As the world struggles through some of the darkest days of the pandemic, and more schools shift back to remote learning, we at the Thomas B. Fordham Institute are spending most of our time thinking about what comes next: educational recovery. Next month, we expect to announce a new initiative to crowd-source a set of evidence-based recommendations for addressing learning loss—or what some prefer to call “unfinished learning.” Whatever the label, there’s little doubt that the challenge facing educators, parents and kids, as well as policymakers, will be immense, and take years of smart, dedicated effort to address—especially for our youngest, neediest students, for whom remote learning is particularly ineffective.
The best way to help the students most effected by the disruption, we will argue, is to run fantastic schools. That means equipping talented teachers with high quality instructional materials—materials aligned to rigorous standards and reflecting high expectations—and surrounding those teachers with effective coaching, time for professional learning and collaboration, and systems that help them know whether their efforts are hitting the mark. These practices were tried and true before the pandemic, and will be so long after.
Elementary schools in particular will need to enhance their efforts to accelerate student learning, given all that our children have been through over the past year. That means identifying opportunities for extended learning time and investing in high-dosage tutoring.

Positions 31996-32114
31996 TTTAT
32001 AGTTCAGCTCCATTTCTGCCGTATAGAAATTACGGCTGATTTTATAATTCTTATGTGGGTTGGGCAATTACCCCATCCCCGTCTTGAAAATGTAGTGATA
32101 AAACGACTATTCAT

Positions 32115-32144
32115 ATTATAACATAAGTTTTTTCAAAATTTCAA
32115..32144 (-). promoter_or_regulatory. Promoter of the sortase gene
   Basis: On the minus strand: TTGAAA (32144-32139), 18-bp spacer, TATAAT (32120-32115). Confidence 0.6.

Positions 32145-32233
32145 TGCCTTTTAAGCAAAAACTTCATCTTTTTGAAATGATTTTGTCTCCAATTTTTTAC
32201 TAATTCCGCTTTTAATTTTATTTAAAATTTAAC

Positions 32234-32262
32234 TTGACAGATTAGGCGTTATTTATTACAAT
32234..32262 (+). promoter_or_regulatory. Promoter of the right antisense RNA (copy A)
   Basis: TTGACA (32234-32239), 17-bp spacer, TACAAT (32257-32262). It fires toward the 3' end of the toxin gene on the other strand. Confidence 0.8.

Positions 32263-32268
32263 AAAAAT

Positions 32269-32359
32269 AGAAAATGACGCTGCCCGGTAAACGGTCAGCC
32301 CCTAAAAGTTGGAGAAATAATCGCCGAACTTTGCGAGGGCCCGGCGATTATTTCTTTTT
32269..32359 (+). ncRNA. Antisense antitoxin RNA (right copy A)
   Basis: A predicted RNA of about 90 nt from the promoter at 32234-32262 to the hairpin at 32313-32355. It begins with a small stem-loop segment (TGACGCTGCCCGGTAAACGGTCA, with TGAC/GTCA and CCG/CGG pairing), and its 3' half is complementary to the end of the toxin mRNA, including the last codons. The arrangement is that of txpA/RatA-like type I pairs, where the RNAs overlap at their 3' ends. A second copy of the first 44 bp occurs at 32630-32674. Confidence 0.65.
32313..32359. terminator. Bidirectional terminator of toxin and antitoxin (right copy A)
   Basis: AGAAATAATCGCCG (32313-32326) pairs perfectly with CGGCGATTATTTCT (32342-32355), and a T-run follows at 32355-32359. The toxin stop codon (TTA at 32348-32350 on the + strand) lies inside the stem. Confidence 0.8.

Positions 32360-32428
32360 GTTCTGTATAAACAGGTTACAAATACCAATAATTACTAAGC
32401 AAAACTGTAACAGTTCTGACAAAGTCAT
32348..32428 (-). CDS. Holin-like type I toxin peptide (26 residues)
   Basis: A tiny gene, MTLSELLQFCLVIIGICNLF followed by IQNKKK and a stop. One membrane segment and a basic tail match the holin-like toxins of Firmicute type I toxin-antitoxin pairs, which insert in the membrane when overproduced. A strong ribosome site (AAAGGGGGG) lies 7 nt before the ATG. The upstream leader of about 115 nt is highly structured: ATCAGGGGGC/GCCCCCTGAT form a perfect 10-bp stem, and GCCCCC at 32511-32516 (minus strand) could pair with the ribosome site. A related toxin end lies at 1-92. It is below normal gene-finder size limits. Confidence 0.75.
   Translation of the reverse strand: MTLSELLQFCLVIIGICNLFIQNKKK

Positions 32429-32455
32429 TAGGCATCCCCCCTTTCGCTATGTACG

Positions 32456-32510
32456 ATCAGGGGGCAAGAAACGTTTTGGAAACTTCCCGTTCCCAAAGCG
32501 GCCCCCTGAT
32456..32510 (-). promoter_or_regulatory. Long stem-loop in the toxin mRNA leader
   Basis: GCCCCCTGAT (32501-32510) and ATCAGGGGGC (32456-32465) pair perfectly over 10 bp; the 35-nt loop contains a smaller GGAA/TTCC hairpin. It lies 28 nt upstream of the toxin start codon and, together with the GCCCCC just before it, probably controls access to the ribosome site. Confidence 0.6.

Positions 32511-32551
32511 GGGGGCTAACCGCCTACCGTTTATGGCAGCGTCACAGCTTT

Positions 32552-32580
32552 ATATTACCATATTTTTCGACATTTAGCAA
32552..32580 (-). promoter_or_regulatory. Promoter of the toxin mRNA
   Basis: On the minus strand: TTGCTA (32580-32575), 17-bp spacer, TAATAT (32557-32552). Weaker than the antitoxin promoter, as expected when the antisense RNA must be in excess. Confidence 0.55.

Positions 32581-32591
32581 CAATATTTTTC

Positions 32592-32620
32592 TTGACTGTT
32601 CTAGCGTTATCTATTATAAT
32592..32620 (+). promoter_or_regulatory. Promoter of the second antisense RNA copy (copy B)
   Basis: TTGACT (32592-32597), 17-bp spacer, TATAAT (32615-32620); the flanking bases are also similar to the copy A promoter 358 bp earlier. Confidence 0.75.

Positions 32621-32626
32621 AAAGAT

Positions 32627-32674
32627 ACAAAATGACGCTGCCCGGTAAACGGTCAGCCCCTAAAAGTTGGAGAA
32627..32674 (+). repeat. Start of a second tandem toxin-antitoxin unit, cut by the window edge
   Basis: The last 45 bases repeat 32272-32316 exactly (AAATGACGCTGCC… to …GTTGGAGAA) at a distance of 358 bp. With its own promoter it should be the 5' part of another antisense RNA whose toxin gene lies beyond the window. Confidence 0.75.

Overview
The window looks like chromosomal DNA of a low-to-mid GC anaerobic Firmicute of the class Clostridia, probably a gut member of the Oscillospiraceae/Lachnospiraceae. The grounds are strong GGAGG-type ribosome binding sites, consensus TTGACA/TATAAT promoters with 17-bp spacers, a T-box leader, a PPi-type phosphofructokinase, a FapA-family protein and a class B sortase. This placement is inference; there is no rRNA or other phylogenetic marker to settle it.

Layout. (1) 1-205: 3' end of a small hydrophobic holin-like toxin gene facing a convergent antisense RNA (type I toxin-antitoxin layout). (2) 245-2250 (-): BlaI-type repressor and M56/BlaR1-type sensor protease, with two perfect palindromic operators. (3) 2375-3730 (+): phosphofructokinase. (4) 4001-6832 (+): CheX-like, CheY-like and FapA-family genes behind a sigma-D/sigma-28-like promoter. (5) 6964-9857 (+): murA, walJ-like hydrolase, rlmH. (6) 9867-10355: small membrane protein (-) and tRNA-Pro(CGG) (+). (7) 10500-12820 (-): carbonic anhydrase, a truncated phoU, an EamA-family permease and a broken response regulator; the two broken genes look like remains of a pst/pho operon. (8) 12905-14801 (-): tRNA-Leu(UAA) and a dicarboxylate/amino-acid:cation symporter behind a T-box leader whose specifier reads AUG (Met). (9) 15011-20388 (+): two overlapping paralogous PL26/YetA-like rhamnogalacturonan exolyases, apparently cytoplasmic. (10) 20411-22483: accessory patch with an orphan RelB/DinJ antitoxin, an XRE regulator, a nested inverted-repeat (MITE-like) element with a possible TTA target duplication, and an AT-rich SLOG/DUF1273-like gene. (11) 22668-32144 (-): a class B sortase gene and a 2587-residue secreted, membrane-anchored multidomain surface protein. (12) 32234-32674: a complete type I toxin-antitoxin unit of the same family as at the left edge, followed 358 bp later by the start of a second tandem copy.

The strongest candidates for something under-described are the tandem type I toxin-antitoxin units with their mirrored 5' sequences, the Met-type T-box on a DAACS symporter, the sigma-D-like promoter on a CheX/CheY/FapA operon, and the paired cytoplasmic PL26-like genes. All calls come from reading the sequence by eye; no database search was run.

To meet the moment, then, we need schools—and especially high-poverty elementary schools—to embrace evidence-based practices, emulate the efforts of the best district and charter schools, plus add a few key elements to their models to help kids make rapid gains. Let’s call that the “traditional schools on steroids” strategy. We want it to take hold, spread, and last long after the pandemic is a distant memory.
Let’s be clear, though: Such a strategy embraces a fairly conservative model. By its nature, any attempt to embrace “evidence-based” practices will be such, since true innovations are by definition untested. Most importantly, it does not seek to disrupt our longstanding practice of assigning students to grade levels based on their age, and moving virtually all kids through the grades in lock-step fashion.
But there is another strategy worth experimenting with, at least in a subset of our schools: seizing this moment to embrace a “move at your own pace” model, one that blows up the standard kindergarten-through-grade-five progression in order to give students who need it significantly more time to get back on track.
This second strategy will be the focus of a series of forthcoming blog posts. In this inaugural discussion, I will (re)state the case for it. Future posts will describe various versions of the idea, and wrestle with the logistical, pedagogical, social, and financial challenges of making them work.
Nine months ago, just a few weeks into the national shutdown, I argued in the Washington Post that high-poverty elementary schools should consider keeping all of their students in the same grade when they returned this fall.
The reaction was swift and nearly unanimous: Just about everyone hated the idea. Baltimore’s excellent superintendent, Sonja Sontelises, fired back in her hometown paper with an article declaring that “Baltimore educators won’t be spending one minute of time or one ounce of their brain power exploring this option, for a simple reason: It will not help children.” She pointed to studies showing disappointing results for grade-retention policies, plus the enormous costs of educating students for an additional school year. That’s fair enough, though giving all kids an extra year is a whole lot different from retaining individual students as most of their peers move ahead.